From the museum, we walked a block over to St. Stephen’s Green, billed as Europe’s biggest square. What they mean, of course, is that it’s a park (I make that distinction because we Southerners tend to think of a square as something that has an antebellum courthouse in the middle of it). In Georgian times, a square would have been fenced in and locked; only the owners of the homes surrounding it would have had keys. St. Stephen’s Green is so large, however, that I suspected that it was always intended to be a public park.

Well, I was both right and wrong: I researched this subject a bit (though I no longer can say where I got this information, as the website’s gone) and learned the following:

Named after St Stephen’s Church and a leper hospital that was in the vicinity, the Green (as it is popularly known) is first shown on a map in 1655 when it is shown without boundaries. By the 17th century, it consisted of about 60 acres with access from a lane that later became Grafton Street. In 1664, the Corporation [as best I can understand, the Corporation is the Dublin city government] marked out twenty-seven acres and divided the remainder into lots for development, and by 1669 it was surrounded by a high stone wall. In 1814, Commissioners were appointed to improve the square, and enclose it with gates and railings, and only allow access to householders who paid a Guinea a year. In 1877 Sir Arthur Guinness engineered an Act of Parliament to place the area under the control of the Board of Works and re-opened it to the public in 1880.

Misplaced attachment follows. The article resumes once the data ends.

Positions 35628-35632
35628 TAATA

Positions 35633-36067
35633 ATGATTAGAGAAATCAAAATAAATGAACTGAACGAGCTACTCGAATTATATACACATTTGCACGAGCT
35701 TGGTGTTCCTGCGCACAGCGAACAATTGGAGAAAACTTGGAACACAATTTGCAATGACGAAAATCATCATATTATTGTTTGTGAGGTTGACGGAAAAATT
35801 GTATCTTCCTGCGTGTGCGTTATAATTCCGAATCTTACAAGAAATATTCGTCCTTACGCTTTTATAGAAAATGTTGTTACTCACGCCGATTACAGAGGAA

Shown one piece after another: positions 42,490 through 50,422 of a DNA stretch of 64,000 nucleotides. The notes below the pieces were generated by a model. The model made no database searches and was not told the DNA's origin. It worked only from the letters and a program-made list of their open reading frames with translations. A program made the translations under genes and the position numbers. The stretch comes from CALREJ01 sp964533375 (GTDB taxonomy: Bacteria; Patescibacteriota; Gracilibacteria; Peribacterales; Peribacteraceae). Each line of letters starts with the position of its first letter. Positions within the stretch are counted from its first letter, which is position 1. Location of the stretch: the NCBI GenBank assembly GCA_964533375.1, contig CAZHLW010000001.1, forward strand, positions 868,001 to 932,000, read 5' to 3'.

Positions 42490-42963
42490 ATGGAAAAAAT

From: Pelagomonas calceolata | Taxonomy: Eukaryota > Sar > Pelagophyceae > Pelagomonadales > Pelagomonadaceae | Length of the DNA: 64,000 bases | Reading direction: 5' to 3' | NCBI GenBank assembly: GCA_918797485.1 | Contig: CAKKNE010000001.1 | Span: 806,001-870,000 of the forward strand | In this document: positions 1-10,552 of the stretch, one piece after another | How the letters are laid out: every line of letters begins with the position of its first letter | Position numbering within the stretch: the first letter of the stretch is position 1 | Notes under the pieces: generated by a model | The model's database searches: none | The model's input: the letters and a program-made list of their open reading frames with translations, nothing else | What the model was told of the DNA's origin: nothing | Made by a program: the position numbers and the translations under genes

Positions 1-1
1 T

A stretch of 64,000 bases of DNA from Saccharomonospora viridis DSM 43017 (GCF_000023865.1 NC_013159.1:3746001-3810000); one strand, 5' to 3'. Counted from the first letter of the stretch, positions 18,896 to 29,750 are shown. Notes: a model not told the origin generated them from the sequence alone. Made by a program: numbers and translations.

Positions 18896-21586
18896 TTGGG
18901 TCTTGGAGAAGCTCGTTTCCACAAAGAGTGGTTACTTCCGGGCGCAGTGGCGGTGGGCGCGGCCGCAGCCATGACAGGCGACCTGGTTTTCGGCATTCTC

There’s that family again … it seems that Sir Arthur also paid to improve the Green to the form it’s seen today, including the gardens and ponds, which all date from 1880. The 1887 bandstand is still a focal point, and the park was packed the day we were there … understandably, since it was a beautiful day. The park has many statues, including memorials to Yeats and also to James Joyce. Also present are the Three Fates, a group of bronze female figures watching over man’s destiny. Ha. 🙂